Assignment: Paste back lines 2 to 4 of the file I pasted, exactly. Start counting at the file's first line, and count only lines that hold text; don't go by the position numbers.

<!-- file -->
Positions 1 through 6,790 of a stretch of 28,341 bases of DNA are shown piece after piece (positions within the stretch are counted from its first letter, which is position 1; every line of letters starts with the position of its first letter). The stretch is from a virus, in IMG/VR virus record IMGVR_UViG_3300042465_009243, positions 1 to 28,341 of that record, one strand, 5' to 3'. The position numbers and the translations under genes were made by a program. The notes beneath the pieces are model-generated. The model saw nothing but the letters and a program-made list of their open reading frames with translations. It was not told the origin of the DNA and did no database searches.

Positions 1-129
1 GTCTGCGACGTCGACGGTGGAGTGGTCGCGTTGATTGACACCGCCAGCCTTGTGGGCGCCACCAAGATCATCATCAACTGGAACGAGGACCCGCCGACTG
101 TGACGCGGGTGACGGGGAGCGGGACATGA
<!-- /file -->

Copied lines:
Positions 1-129
1 GTCTGCGACGTCGACGGTGGAGTGGTCGCGTTGATTGACACCGCCAGCCTTGTGGGCGCCACCAAGATCATCATCAACTGGAACGAGGACCCGCCGACTG
101 TGACGCGGGTGACGGGGAGCGGGACATGA